Fansub Review: [gg] Jormungand (Episode 01)

This post was written by Dark_Sage. He is Dark_Sage.


I often have… reservations about the quality of gg’s work. But how did they handle this show?

Release format: MKV (432 MB, 10-bit)

Japanesiness: No honorifics.

English style: American English.

Group website:

Encoding details:

8thsin’s translation critique:

Ji-hi’s screenshot comparisons: N/A


Table of Contents

Presentation Quality

Script Quality



Presentation Quality



Opening. Half the song was in Engrish, which is why the second screen shot didn’t have English at the top. The colors worked — black matches the credits and the mood of the show.

Ending. Yeah, this fits.



I like this… a lot. It was also the only sign they had to do.



gg includes Japanese commercials in their releases and this one is no exception (example below). I get it, guys. Japan is funny. You aren’t, though.

How many characters does it take to say “washed-up”? Just two.

This font is fucking terrible.

So grainy you could put it in a clam and have a pearl in a week.

Script Quality


Can’t say much on the quality of the OP’s text. It wasn’t really relevant since it was mostly just Engrish from the Japanese singers.

Like in the main script, gg couldn’t keep their tenses straight in the ED.

Main Script.

The “One, two!” part repeats four times, but the “Come on!” doesn’t repeat at all. gg left it like this because they’re either stupid or lazy. Guess which one my bet is on.

“life stories”, not “live’s stories”.

I think you mean “Him?”

Or maybe you did mean “He.” I don’t think any of your staff speak English natively, so this was probably intentional.

Repercussions are unintended, unknown effects, so by the very definition of the word… she wouldn’t be able to know.

repercussions -> effects

All right, that was pretty clever. Kudos for this line.

lol wut? Gun kid? Let me break down how to make nicknames for people cuz it’s not that hard. What do they say in Japanese? Kid? Then find a pejorative for kid. Brat works. Now attach something related to guns to it.

“arms-dealing brat”. Simple as that.

Hey, gg, this isn’t PBS Kids. You can use real fucking swear words, you know.

“That old bastard!” fits better here because it doesn’t sound like a semi-censored line shoehorned into a TV-PG program.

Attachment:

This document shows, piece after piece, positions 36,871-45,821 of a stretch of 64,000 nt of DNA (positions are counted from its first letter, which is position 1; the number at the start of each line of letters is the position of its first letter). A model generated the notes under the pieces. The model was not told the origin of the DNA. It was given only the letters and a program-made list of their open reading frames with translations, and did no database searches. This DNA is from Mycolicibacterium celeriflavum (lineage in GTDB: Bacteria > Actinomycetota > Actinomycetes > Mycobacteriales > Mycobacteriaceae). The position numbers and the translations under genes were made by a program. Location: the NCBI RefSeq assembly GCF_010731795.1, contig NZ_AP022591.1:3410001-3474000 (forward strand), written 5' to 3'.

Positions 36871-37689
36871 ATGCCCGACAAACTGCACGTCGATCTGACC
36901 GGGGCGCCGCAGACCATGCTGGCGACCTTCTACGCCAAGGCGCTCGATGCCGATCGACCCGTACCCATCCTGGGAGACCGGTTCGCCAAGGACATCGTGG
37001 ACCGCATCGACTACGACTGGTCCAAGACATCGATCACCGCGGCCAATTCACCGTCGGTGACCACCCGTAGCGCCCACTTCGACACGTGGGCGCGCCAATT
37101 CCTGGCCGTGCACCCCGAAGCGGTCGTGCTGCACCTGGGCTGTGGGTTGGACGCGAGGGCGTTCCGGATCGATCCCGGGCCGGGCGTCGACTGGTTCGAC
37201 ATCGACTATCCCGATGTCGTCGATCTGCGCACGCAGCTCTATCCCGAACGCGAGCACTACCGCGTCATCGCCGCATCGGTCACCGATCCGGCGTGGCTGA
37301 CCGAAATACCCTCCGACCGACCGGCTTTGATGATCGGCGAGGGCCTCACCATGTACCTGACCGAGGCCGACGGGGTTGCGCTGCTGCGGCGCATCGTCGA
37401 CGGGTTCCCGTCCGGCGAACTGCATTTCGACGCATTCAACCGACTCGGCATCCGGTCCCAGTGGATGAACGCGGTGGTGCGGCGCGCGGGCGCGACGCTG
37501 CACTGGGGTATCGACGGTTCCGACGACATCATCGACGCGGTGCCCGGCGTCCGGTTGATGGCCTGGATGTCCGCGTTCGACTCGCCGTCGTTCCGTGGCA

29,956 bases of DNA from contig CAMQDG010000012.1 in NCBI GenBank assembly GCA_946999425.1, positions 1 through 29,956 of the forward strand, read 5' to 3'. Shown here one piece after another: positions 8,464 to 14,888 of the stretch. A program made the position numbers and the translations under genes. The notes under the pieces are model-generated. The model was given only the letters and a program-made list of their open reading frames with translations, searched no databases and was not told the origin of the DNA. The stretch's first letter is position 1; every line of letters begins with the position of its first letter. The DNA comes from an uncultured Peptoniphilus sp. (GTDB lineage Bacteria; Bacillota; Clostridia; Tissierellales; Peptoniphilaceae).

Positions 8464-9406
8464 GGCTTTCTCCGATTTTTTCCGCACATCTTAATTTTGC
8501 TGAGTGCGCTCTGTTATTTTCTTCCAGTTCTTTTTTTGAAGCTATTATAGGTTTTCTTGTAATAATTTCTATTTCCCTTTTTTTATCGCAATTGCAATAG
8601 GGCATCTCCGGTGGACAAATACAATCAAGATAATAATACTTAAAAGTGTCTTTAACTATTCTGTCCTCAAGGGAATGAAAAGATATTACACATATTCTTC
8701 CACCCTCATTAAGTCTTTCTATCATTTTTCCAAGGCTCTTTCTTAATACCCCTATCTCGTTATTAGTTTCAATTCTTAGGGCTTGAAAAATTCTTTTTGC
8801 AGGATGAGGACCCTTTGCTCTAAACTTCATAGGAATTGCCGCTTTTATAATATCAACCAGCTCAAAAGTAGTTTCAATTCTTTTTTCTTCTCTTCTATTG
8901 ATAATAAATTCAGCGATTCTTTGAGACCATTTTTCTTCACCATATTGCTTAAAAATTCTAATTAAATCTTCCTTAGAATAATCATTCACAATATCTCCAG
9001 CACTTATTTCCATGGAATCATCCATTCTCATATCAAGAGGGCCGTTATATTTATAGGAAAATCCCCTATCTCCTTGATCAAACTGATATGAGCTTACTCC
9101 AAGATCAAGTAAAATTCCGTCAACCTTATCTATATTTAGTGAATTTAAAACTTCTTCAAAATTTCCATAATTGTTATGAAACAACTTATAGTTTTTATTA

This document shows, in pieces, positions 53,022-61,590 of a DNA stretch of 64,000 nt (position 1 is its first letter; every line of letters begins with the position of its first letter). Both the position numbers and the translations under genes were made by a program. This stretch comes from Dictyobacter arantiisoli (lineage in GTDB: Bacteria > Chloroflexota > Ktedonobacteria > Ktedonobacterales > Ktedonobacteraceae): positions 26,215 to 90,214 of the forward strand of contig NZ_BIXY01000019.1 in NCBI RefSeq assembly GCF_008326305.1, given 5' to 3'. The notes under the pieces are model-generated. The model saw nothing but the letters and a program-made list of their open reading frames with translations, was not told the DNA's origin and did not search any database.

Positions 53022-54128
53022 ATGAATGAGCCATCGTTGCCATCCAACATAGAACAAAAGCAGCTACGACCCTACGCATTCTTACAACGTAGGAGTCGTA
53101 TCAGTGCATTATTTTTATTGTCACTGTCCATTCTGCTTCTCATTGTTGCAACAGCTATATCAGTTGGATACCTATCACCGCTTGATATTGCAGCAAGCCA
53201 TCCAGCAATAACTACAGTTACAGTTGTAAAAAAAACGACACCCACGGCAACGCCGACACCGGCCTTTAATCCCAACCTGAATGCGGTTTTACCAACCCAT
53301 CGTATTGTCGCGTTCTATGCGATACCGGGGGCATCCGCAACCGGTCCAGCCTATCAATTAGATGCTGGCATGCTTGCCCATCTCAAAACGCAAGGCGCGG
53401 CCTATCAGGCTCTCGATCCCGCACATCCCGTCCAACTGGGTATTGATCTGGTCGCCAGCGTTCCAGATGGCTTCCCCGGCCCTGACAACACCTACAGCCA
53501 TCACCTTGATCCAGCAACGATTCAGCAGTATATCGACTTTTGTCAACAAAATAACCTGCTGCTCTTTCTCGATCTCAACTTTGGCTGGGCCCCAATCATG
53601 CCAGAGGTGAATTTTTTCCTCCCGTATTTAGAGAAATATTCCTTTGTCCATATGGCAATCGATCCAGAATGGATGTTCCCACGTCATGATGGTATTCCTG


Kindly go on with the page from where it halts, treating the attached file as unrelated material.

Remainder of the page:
Old fart? I’m still smacking my head.

More shitty 1:1 translations. Get an editor, faggots.

“Save us a spot, gun bitch.”

Protip: Heads down is not the opposite of heads up. Really.

“Duck!” or “Take cover!” is the accepted standard in the English-speaking world.

Don’t you guys have 8th on staff? Why’d you pick some FOB TL?

Are you just making shit up now, hoping your audience sees that and thinks “Oh, I don’t know what ‘water boys’ are, but I’m sure that’s some cool military slang”?

It’s not.

Good job

but just as well, you also know you can depend on them.

I let the comma splices in this episode go because they’re not all that important, but this is just hard to read without proper grammar.

Lehm the Geezer. It’s his fucking nickname. Personally, I prefer Graybeard Lehm, but that’s just because I have good taste.

Tenses are hard. :(

“What if we went up against Colonel Matrix?”

“I’d leave you and run.”

And your line sucks because of and abuse. Come to think of it, the first part of the sentence is redundant.

“Intel is trickling in. Looks like this’ll be one annoying opponent.”

No. He’s saying that he understands Koko’s crew a bit better. He doesn’t understand arms dealers as a whole. If you really think he’s accepted the love of arms dealers into his heart, you need to get further into the fucking series because he sure as fuck does not.

Stop! Collaborate and listen.

Sage is back with a brand new invention:

Suicide. Find a tree.

Swing from the branches. Let me be.

Okay, I’m being slightly dramatic. But really, this shit is basic.

“Today, armies, countries, organizations, and families have a different meaning to you.”

“You are an egg that hatched into a comrade.”

Completely off. Get your tenses right. It’s not that hard if you watched the fucking show and understand what’s going on. Am I expecting too much here?


Timing Review

Listing on Entire Changes:

Scene Bleeds: [1]

Key-frame Snap Errors: 30 Errors.

Linking Errors: 8 Errors total; 8 Major.

Extended Lead-out: 1 Extended Lead-out.

Total Errors: 40

Overall Grade: 2.5/5

The amount of errors, especially linking errors over frames and scenes, as well as general scene snapping errors is just too high. It felt like a damn chore to review this release because errors were just all over the place. Having so many errors in scene snapping just screams lazy. The subs flashed on and off at times during character dialogue and just pissed the shit out of me. Sorry GG, I expected better coming from you guys but I guess this is how you are now?


Watchability: Watchable.

Timing Grade: 2.5

Visual grade: C

Script grade: C-

Overall grade (timing results not factored in): C-

Unfortunately for gg, I don’t have a fetish for imitation English. A mediocre script combined with shitty presentation does not result in something I could heartily recommend.

43 thoughts on “Fansub Review: [gg] Jormungand (Episode 01)”

  1. Not sure who you’re trying to snipe at with the last paragraph, seeing as you linked to a translation review. 8th thought the translation was pretty good as well.

      • [Xythar|web] what does difficulty 8 correspond to on the old scale?
        [EighthSin] about the same
        [EighthSin] 8 or 9
        [EighthSin] probably 9
        [Xythar|web] damn, sounds tough
        [EighthSin] “hard to hear + hard termilogy + specialized terminology (military)”

      • “The translation quality for this release was actually decent. It was extremely well edited (in the sense of improving flow and nuance), and there were tons of great lines.
        Some mistakes were present, but that’s to be expected for a show of this difficulty level.”

        C’mon, dude. You’re all about proper English, so I’m pretty sure you can read.

        • “TL quality = decent
          Editing = good”

          Did I miss something? Anyway, whatever. I dropped the jab since it was too offensive, apparently.